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Guimaras economy reels from Iloilo Strait tragedy

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PASSENGERS going to Guimaras crowd at the Parola Wharf in Iloilo City after the suspension of all pump boat operations was announced. — BW/ERSSANTIAGUDO

By Emme Rose S. Santiagudo, Correspondent

THE ISLAND province of Guimaras, with its white beaches and sweet mangoes, provides the perfect tropical complement to Iloilo City’s urban and cultural tourism attractions.

A week after the Iloilo Strait tragedy, wherein three motorboats capsized and 31 people died, Guimaras already feels the blow to its tourism industry and overall economy.

Guimaras Governor Samuel T. Gumarin, in an interview with the media last week, said the transportation sector is the hardest hit with the suspension of motorboat operations to and from Iloilo City.

Ang kabuhayan ng mga residente (The livelihood of residents are) affected lalo na sa (especially in the) transport sector, both for the land and the sea,” he said.

Further, without the motorboat services, the province feels the effects of isolation.




“We are totally dependent in Iloilo because lahat ng kinakain namin, ‘yung mga ginagamit namin dito (our food supply, other supplies), almost 70 to 90 percent from Iloilo. If our children got sick at hindi kaya dito, pumupunta kami ng (and the health services here cannot handle it, we go to) Iloilo,” he said.

An extra roll on-roll off (RoRo) vessel has been deployed to cover the Iloilo-Guimaras route, but the mayor said it is not enough to serve the island’s passenger and cargo needs.

Mr. Gumarin said their tourism industry has also been affected.

“Now, those who visit the province only see the tragic incident that has happened and this is a negative feedback for us (after) we have already established the vibrant tourism industry in Guimaras,” he said.

The province’s tourism officer, Liberty N. Ferrer, said there has been a domino effect on the different aspects of the industry.

“The number one affected is the transportation sector. There are also cancellations in our accommodation establishments and tour guides who were also expecting tourists, na-cancel na din (got cancelled too). The effect has gone down to other supporting businesses for tourism like products in our pasalubong centers,” she said.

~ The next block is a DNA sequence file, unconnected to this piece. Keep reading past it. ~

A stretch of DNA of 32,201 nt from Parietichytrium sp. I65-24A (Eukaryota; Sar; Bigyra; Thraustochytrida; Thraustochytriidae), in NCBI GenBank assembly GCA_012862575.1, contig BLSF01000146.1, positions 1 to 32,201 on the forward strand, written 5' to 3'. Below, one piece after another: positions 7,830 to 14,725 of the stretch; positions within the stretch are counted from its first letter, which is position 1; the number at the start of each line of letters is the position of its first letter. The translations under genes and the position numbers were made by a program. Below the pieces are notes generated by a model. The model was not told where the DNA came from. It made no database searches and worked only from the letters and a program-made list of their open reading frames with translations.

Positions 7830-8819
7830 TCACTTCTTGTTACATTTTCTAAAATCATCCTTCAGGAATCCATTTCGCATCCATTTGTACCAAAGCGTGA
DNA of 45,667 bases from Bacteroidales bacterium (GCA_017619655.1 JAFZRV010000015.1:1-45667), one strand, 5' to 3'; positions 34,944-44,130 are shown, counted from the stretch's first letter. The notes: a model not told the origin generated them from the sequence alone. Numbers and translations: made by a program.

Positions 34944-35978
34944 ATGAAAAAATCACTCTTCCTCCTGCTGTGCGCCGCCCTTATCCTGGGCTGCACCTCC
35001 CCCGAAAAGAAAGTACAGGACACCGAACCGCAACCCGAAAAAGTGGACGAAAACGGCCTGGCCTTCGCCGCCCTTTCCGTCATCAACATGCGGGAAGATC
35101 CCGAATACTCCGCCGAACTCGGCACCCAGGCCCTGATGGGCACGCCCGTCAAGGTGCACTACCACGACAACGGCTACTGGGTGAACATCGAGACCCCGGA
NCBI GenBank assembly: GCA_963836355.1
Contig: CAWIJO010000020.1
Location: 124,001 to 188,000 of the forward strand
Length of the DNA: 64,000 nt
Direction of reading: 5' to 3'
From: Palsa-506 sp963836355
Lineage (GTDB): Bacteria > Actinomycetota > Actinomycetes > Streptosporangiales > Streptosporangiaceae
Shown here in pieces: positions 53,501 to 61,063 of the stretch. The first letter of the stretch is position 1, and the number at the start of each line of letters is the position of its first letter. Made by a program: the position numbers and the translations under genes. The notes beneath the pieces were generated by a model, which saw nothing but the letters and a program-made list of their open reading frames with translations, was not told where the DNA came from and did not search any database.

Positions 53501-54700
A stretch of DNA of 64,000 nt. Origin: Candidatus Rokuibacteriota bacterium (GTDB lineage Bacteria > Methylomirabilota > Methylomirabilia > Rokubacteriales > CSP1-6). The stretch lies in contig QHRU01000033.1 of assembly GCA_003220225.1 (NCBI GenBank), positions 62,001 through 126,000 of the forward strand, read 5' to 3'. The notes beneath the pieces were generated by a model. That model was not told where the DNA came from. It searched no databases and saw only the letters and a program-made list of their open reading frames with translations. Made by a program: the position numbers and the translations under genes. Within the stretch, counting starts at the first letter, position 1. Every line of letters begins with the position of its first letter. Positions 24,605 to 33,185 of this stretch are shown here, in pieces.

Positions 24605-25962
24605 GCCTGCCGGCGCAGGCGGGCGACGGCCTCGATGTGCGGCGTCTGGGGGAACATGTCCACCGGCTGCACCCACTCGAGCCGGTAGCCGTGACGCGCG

Ms. Ferrer said initial reports of the accommodation sector indicate “there are lesser tourists that are going to Guimaras.”

Fatima Farms, which just had its soft opening last July 1 and scheduled for a full opening in October, said they have had almost no guests since the Aug. 3 sea mishap. On that Saturday, they had almost 100 visitors.

“We already expect that the number of guests will go down because of the incident. Others might think that travelling to Guimaras is not safe anymore and it is really difficult for us, even though we are promoting our business for devotees,” said Charlie G. Losanes, acting manager of Fatima Farms.

The provincial tourism office has already started discussing with the Department of Tourism-Western Visayas Region on how they can help the industry bounce back.

“We will find ways to on how to help the livelihood of the affected tourism sectors,” she said.

TRANSPORT
Transportation Secretary Arthur P. Tugade, during his visit to the island last Aug. 7, discussed possible immediate and long-term changes in the sector with local officials.

“We need to revisit, amend, and get rid of the policies that are not applicable on today’s weather and sea worthiness. We are looking now at the possible changes of the design and ergonomic of the motorboats,” Mr. Tugade said.

“Instead of wooden hull, we need to use aluminum or fiber glass. The wooden hull motor boats, we need to look into its possible phase out as a public transport,” he added.

Mr. Tugade also inspected the various ports in Iloilo and Guimaras, which he said need improvement and expansion, noting that these do not seem to have the capacity for the average 15,000 passengers that cross the Iloilo Strait daily.

“There are a lot of things that need to be considered, from the idea of bringing RoRo vessels or fast crafts, phasing out the wooden hull, the improvement of ports, and the needed finances. As we feel sad about what happened, we have to look forward and learn our lesson, so that a situation like this will not happen again,” he said.

The mayor said he also raised the planned Panay-Guimaras-Negros bridge project, which is in the feasibility study stage under the Department of Public Works and Highways.

“It is under the authority and power of the President, but it will take time. Now what is important is for the economy of Guimaras to be normalized, those who have transactions in Iloilo City will be transported and food will be made available to the residents,” he said.

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